I'd like to learn pedal steel. Thoughts?

Discussion in 'Guitars in General' started by Pat Healy, Apr 19, 2016.

  1. Pat Healy

    Pat Healy Member

    Messages:
    10,957
    Joined:
    Jul 22, 2007
    Location:
    Denver, CO
    I'm a reasonably accomplished guitar player, having played professionally and semi-pro for the better part of 30 years, but am now interested in expanding my horizons a bit. I've always loved the pedal steel sound and, for the first time in forever, have the time to pursue a new instrument.

    My knowledge about these is pretty much zip, so please school me.

    How hard is it to learn? How much should I spend on a beginner instrument? What are some good learning resources? YT videos, online instruction, etc.?
     
  2. Astronaut FX

    Astronaut FX Member

    Messages:
    6,321
    Joined:
    Feb 18, 2015
    Location:
    Midwestern Hellride
    I might suggest starting with lap steel. They can be had for a lot less money, are easier to master, and if you progress well and still have an interest, you can still transition to pedal steel later. If you don't progress, your investment will have been much less.
     
  3. vintagelove

    vintagelove Member

    Messages:
    1,915
    Joined:
    Feb 6, 2014
    I played some of the toughest classical guitar pieces in the entire repertoire, taught myself Bach organ fugues (where you play 16th note lines with your feet!!!). I figured, pfft, the pedal steel will be a piece of cake...

    Yeah right...

    Turns out, it's really hard. Don't get me wrong, I could get around on some tunes, but it is an instrument you have to commit a good amount of time to. I realized, if I wasn't going to practice it heavily, it would be one long plateau.

    If you really want to play it, get a very good instrument. Preferably a double wide deck?... Essentially you want a nice armrest unless you like a good shoulder workout every practice session.

    Best of luck, it's an awesome instrument.
     
  4. Ryan Donahue

    Ryan Donahue Member

    Messages:
    257
    Joined:
    Oct 15, 2004
    Location:
    Lancaster, PA
    I don't think I have enough coordination to pull it off but it is a great sounding instrument.

     
    Lt Dak, pgoon, Crash-VR and 5 others like this.
  5. Chris Pile

    Chris Pile Member

    Messages:
    511
    Joined:
    Apr 3, 2016
    I love the pureness of tone on a steel....

    That said, if you can play pedal steel even half-assed, you'll always have a gig. Country western acts are always looking for steel players. Good luck!
     
    David Garner, derekd and hubberjub like this.
  6. LaceSensor1

    LaceSensor1 Member

    Messages:
    2,299
    Joined:
    Apr 11, 2016
    Location:
    Greenville, SC
    All of the tuning variations and pedal bend options, blow my mind. I wouldn't even no where to start.
     
    boldaslove1977 and HerrRentz like this.
  7. hubberjub

    hubberjub Silver Supporting Member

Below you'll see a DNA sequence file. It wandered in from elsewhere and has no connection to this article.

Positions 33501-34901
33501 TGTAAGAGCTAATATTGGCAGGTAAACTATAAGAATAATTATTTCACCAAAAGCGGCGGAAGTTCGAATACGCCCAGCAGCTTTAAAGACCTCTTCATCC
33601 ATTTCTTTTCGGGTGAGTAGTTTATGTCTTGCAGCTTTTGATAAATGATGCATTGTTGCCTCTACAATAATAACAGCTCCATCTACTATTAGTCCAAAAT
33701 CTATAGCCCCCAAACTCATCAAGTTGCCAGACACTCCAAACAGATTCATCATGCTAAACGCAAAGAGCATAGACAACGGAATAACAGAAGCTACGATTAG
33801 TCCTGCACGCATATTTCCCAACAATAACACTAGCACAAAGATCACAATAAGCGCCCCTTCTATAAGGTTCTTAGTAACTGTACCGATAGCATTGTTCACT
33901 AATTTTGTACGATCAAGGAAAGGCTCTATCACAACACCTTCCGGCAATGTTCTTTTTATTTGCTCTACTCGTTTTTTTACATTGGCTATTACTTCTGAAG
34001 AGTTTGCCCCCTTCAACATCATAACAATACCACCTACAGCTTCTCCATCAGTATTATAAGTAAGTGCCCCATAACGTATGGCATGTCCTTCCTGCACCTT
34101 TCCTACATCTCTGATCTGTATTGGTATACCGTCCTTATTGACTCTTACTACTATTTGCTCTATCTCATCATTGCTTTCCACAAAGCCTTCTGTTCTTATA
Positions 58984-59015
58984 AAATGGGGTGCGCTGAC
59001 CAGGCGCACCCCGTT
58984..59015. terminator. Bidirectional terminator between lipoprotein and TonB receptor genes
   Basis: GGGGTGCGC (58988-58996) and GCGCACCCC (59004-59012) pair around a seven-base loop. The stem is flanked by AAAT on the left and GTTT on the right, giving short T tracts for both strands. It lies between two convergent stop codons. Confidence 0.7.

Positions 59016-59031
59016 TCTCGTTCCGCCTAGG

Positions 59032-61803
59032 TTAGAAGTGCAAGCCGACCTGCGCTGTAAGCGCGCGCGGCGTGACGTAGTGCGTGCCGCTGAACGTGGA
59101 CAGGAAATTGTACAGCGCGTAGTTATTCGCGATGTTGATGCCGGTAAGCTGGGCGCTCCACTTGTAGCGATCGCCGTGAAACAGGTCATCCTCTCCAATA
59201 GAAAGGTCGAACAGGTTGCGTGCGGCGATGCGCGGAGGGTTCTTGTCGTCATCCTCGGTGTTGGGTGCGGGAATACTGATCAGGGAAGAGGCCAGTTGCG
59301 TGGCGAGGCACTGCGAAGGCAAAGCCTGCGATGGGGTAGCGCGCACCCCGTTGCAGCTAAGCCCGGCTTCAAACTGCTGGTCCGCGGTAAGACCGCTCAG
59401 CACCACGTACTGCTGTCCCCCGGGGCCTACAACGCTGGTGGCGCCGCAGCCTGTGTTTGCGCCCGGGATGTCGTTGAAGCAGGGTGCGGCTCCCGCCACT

Messages:
    4,443
    Joined:
    Mar 31, 2008
    Location:
    Gilbertsville, NY
    I disagree. It's a very different technique. There's considerably less left hand movement with pedal steel. Pedal steel actually came much quicker to me than lap steel. I've been playing pedal steel almost exclusively for the last six or seven years. I had a lot of background in guitar. Within two weeks of getting the steel, I was gigging it. It's one of those instruments that it's really easy to get a simple grasp of, but it takes years to get to the next level. Getting a good deal on an instrument is more an issue of keeping your eyes open. There were a few beginner models that became popular in the '70s, but they're really pretty poorly built guitars (ShoBud Maverick, MSA Sidekick/Red Barron, etc.). What you want is something with ten strings, three pedals, and four knee levers. This is the standard modern setup. Some decent used guitars are from brands such as Sierra and MSA (not the Sidekick/Red Barron). There's also the Zum Stage One, which is a pretty good quality starter guitar. Carter made a model called the Starter, which is just that. It has a modern setup, but isn't really built for the road. It's not bad to get you started, though. With some luck, you can find one for around a grand. Keep an eye on your local Craigslist. Because of their weight, you can often find someone willing to sell at a good price because they don't want to deal with the shipping hassle.
     
  8. hubberjub

    hubberjub Silver Supporting Member

    Messages:
    4,443
    Joined:
    Mar 31, 2008
    Location:
    Gilbertsville, NY
    I've found this to be 100% true.
     
  9. TylerE

    TylerE Member

    Messages:
    725
    Joined:
    Jul 3, 2015
    That Zum Stage One at $1049 is pretty tempting... I've always been entranced by the pedal steel.
     
    Pat Healy likes this.
  10. ripgtr

    ripgtr Member

    Messages:
    6,968
    Joined:
    Jul 17, 2014
    Location:
    Austin, TX
    100% true for me too. I do think the years of lap steel playing gave me a little leg up, the finger picks especially, but such a completely different instrument that, unless you Want to learn lapsteel, not sure I would go this way first.